The Paris climate conference has been widely praised as a diplomatic victory. On Saturday, after nearly two weeks of negotiations, 196 countries signed a landmark deal to dramatically reduce greenhouse gas emissions with ongoing public reviews to measure progress.

The legally binding text of the Paris agreement does not include any specific monetary commitments to combat climate change. However, the talks still served as a major economic catalyst, according to Nigel Topping, CEO of We Mean Business, a coalition working with thousands of the world’s leading companies and investors.

The summit saw an unprecedented level of engagement from the private sector, he said. By the end of the talks, a diverse group of businesses and financial institutions had committed to pouring hundreds of billions of dollars into low-carbon and climate-resilient investments.

“This is the first time the voice of business has really been welcomed into the process,” said Topping, on a press call yesterday.

Hundreds of businesses attended this year’s climate conference “to send the message that this is more than just a deal between nations and states. All of these non-state actors stand ready to do their part to accelerate this transition,” he said.

The private sector really started to act on climate after businesses were invited to the Climate Summit hosted by the U.N. Secretary-General in New York last November, said Topping. At that meeting, a group of prominent investors launched the Portfolio Decarbonization Coalition (PDC), with a target to decarbonize $100 billion worth of investments.

During the second week of the Paris conference, the PDC announced two of the world’s largest institutional investors, Allianz and ABP, had also joined the coalition. The PDC now convenes 25 investors overseeing the decarbonization of $600 billion in assets under management, far surpassing the group’s original goal.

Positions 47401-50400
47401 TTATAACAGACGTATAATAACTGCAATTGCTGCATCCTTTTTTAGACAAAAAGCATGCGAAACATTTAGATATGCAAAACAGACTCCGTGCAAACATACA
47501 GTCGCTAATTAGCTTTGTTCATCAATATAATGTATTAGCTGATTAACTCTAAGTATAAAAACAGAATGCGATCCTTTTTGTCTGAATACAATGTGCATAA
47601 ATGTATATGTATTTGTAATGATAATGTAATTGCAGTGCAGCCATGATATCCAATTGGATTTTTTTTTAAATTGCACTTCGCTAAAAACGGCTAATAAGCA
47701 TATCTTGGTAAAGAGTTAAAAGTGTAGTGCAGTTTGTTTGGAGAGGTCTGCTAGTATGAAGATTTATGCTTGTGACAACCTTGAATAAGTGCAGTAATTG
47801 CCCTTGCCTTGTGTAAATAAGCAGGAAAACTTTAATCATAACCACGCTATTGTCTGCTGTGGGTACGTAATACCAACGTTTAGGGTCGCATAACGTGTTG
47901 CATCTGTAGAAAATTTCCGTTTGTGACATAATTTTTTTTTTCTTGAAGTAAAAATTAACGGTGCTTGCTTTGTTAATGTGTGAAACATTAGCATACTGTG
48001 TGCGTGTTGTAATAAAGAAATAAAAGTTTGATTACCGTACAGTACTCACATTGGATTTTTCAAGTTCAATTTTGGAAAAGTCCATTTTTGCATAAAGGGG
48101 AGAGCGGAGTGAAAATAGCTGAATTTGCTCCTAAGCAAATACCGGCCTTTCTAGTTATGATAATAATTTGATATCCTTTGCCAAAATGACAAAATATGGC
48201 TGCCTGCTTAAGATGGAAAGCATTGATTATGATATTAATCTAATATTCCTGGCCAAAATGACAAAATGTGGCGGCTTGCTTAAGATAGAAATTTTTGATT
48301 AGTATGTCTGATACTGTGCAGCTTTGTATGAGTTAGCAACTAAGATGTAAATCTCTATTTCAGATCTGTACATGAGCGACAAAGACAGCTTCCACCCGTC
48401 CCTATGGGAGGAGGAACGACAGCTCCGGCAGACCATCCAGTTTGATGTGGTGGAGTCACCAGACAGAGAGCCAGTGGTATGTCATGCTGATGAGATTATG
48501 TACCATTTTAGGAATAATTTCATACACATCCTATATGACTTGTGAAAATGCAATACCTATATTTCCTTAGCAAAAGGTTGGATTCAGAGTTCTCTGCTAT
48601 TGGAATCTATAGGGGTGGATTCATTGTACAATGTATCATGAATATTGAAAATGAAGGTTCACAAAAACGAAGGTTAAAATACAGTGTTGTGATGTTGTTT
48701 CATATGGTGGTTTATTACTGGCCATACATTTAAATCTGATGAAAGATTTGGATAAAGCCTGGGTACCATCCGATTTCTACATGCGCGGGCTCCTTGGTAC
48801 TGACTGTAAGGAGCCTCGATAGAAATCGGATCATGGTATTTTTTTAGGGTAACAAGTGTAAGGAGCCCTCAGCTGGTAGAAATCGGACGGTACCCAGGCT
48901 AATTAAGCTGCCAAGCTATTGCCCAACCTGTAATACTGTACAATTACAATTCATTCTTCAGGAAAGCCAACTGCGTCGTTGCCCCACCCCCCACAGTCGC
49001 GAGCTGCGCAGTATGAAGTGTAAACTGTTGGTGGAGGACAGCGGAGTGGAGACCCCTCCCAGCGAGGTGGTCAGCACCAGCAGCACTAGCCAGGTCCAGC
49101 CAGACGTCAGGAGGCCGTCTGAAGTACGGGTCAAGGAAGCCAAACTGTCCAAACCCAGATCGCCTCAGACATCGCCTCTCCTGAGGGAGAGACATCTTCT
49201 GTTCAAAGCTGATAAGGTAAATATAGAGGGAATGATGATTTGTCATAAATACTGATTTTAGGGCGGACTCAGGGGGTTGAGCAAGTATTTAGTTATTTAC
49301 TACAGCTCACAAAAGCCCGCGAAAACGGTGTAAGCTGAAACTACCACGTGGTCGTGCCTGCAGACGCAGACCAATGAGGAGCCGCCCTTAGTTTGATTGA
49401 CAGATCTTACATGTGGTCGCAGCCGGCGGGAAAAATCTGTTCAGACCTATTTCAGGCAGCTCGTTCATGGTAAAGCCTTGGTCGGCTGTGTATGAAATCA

The PDC recently launched its first annual report, which describes how its members are achieving decarbonization. Allianz, for instance, has stopped financing coal-based business models and plans to double its low-carbon investments.

New York state’s retirement fund, the third-largest public pension in the U.S., also made a move away from heavy polluters with the launch of a $2 billion low-emission index in partnership with Goldman Sachs. The pension fund also put an additional $1.5 billion into its clean energy program, bringing the pension plan’s total sustainability commitment to more than $5 billion.

“As a long-term investor, we are very interested in strategies that manage risk, and there is no question that climate change is one of the biggest risks facing global investors across multiple sectors,” said Vicki Fuller, the fund’s chief investment officer, in a statement.

Leading up to the talks, nearly 400 institutional investors representing $24 trillion in assets called for a clear, long-term climate deal that would give them a signal to deploy more capital. In addition, more than 80 companies signed on to the American Business Act on Climate Pledge, and a consortium of long-term investors pledged to deploy at least $1.2 billion for "profitable solutions to climate change." Dozens of Fortune 500 companies pledged to source 100 percent of their electricity from renewable energy.

On the first day of the conference, Bill Gates announced that he and a group of philanthropists plan to spend billions of dollars on early-stage clean energy companies. The commitment was coupled with a pledge from 19 countries to invest $20 billion in basic clean energy research and development over the next five years.